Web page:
Where do the guns come from? Special unit of NYSP tracking them
ROCHESTER, N.Y. (WHEC) — With the number of shootings and killings in Rochester over the past two years, we at News10NBC have tried to have a laser focus on illegal guns.
The questions we ask are: where did they come from? And how did they get here?
Today got new information from the specialized unit of the state police looking for these illegal guns.
First some numbers.
6,000 illegal guns have been seized in New York State this year.
State Police increased its seizures by 100 percent.
RPD has recovered 472 illegal guns, an average of two guns a day.
And one reason we’re seeing so many is a simple shift in focus.
In Albany, Governor Kathy Hochul was given a tour of guns seized by a special unit of the state police called GTIU. That stands for "Gun Trafficking Interdiction Unit."
All these guns displayed for the governor were recovered at the same time.
"We’ve had one goal. One goal: get illegal guns off our streets," Gov. Hochul said.
The unit was created a year ago and in December it started to look into guns like police have always looked into illegal drugs.
"You might say to me wait a minute – weren’t you guy doing gun investigations before?" asked Kevin Bruen, Superintendent of the state police. "Yes. But our primary focus on a lot of these things over the last 50 or 60 years has been narcotics."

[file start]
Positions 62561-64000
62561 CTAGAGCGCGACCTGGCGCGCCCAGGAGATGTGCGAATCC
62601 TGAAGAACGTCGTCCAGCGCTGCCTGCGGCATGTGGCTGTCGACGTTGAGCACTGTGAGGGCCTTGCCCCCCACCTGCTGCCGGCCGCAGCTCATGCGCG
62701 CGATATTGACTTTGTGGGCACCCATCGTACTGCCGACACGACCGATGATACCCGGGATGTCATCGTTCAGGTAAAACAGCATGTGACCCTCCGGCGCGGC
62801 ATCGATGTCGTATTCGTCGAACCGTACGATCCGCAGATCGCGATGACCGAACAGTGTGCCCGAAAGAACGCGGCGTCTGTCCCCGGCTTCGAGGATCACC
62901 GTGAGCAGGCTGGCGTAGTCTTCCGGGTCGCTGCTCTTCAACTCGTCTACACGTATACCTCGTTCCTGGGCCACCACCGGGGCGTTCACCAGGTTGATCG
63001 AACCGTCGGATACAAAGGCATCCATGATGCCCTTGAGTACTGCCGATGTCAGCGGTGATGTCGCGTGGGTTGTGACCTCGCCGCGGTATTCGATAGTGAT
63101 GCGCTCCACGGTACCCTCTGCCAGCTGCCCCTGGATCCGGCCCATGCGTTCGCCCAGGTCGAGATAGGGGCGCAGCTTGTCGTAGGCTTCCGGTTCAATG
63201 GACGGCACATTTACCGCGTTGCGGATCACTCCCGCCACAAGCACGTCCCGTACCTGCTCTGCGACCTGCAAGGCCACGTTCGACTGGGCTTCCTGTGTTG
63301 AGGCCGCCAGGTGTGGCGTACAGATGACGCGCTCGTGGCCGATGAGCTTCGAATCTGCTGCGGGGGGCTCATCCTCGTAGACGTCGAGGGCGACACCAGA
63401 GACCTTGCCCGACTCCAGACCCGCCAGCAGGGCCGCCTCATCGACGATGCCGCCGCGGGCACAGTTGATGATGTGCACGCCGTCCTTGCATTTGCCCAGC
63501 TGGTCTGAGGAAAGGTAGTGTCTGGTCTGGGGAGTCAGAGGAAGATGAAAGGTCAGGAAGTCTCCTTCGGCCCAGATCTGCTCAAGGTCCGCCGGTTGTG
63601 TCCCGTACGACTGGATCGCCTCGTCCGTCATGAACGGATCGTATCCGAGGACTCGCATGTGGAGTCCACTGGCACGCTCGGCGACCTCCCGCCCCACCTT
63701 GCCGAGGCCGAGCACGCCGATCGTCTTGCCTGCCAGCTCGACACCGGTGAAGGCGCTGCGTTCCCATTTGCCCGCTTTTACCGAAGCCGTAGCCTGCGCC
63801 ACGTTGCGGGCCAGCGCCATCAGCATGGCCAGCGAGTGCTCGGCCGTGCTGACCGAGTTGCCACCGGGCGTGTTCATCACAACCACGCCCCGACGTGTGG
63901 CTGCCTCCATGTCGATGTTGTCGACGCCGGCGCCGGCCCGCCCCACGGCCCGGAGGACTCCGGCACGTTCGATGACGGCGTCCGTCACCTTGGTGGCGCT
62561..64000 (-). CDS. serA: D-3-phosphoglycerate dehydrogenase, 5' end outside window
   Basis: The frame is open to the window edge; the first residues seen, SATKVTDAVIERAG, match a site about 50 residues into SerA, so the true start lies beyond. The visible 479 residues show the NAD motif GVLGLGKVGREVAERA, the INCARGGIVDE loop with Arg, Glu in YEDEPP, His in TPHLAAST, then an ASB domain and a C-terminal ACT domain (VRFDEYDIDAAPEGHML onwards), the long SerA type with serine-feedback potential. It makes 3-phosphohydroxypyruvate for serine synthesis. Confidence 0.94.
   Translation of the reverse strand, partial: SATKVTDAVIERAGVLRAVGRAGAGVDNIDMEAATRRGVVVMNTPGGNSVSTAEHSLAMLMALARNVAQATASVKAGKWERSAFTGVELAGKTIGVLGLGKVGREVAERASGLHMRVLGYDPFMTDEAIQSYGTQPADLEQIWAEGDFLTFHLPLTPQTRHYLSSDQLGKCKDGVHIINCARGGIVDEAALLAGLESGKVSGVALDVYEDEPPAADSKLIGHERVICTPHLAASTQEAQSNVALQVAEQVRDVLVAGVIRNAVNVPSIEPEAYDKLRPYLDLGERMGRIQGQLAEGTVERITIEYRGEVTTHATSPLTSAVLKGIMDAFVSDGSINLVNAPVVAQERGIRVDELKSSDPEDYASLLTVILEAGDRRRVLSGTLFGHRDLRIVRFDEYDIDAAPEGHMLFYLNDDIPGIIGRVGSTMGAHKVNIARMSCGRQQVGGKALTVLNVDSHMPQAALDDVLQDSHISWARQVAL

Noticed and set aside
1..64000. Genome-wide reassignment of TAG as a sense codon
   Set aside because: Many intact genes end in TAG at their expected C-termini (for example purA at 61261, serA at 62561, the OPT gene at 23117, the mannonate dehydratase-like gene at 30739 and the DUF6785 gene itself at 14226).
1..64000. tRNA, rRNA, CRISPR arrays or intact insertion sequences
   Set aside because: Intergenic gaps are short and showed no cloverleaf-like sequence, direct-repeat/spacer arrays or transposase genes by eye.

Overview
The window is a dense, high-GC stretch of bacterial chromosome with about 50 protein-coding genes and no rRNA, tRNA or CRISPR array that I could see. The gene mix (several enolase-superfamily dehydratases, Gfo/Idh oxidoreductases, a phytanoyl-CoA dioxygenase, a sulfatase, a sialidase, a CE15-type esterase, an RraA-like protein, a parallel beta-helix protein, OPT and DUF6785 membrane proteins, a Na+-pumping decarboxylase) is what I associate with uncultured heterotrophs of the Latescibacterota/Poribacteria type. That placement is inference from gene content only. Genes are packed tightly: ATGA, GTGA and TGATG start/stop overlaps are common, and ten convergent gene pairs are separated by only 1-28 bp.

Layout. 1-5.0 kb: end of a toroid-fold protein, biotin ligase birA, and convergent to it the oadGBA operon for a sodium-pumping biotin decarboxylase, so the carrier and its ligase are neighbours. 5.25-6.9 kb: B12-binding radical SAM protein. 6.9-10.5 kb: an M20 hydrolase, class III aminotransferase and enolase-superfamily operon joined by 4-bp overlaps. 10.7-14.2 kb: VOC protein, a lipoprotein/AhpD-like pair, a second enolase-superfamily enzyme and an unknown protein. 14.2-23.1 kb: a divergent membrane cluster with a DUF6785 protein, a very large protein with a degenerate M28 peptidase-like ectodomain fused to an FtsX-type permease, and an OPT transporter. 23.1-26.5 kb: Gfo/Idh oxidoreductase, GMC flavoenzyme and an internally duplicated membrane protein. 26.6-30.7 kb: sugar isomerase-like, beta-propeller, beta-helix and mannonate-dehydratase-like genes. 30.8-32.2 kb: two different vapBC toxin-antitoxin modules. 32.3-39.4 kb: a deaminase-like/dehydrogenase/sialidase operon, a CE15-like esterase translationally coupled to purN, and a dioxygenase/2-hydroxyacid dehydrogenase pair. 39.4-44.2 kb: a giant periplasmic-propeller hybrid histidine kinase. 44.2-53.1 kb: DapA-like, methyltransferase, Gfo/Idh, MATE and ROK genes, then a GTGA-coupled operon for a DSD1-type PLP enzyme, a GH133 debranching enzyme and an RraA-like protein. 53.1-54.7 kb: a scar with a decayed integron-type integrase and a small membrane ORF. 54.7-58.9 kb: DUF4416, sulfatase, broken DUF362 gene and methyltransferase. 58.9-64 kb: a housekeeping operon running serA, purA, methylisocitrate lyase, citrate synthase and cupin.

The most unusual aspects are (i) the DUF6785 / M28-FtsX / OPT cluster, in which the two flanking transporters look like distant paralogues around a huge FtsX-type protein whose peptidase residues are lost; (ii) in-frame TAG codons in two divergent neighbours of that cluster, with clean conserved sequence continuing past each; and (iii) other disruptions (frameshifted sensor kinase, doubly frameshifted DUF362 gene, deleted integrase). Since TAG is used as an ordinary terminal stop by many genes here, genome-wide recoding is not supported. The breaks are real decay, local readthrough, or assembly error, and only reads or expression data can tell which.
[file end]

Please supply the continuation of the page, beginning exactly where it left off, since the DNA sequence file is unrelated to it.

Bruen, said police naturally got guns in those drug cases. But here’s the shift in focus this year.
"What hasn’t happened is a strict focus on — wait a minute — this gun appears not to just have been stolen in a one-off, but this gun appears to be trafficked from another state in an organized way," he said. "Those kinds of cases get this GTIU focus where they’re going to focus on the source of the guns and try to work that back."
At a news conference Wednesday, Mayor Malik Evans says he witnessed Rochester police take two guns on North Clinton Avenue.
"Myself and the council president were on Clinton Avenue and witnessed the hard work these men and women are doing on a daily basis even in the midst of their grief," the mayor said referring to the murder of Officer Tony Mazurkiewicz.
Here’s a problem.
Police will show the guns they get and have news conferences but they don’t share the information that would help us understand where the guns come from.
Even when we provide the make, model, and serial number of an illegal gun seized in Rochester, law enforcement will not divulge the trace data on that gun.
The city is working on its own data and plans to share it sometime this year.